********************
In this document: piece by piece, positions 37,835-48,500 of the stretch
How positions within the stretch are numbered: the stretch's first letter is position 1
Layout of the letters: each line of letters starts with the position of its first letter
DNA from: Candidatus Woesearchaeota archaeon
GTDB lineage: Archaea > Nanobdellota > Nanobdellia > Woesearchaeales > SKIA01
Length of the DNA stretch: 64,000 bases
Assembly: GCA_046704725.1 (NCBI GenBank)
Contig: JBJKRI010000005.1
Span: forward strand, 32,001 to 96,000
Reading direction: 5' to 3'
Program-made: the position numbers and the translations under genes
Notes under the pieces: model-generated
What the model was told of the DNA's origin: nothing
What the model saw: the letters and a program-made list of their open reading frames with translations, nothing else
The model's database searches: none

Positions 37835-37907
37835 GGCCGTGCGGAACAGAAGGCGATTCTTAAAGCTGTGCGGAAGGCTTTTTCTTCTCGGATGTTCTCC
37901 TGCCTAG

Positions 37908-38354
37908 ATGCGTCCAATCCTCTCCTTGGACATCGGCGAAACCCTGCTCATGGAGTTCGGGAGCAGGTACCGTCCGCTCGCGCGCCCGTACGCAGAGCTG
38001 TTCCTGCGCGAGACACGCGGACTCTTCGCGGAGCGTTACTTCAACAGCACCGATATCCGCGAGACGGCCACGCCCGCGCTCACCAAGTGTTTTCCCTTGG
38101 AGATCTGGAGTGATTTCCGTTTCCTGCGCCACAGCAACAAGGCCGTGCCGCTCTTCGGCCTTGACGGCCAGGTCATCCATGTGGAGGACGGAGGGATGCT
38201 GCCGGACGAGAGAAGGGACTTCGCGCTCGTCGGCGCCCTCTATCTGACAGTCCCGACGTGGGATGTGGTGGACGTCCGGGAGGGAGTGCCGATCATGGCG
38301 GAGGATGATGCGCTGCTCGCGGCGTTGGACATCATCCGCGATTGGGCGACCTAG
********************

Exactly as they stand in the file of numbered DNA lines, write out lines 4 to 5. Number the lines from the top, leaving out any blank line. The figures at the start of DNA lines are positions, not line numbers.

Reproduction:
DNA from: Candidatus Woesearchaeota archaeon
GTDB lineage: Archaea > Nanobdellota > Nanobdellia > Woesearchaeales > SKIA01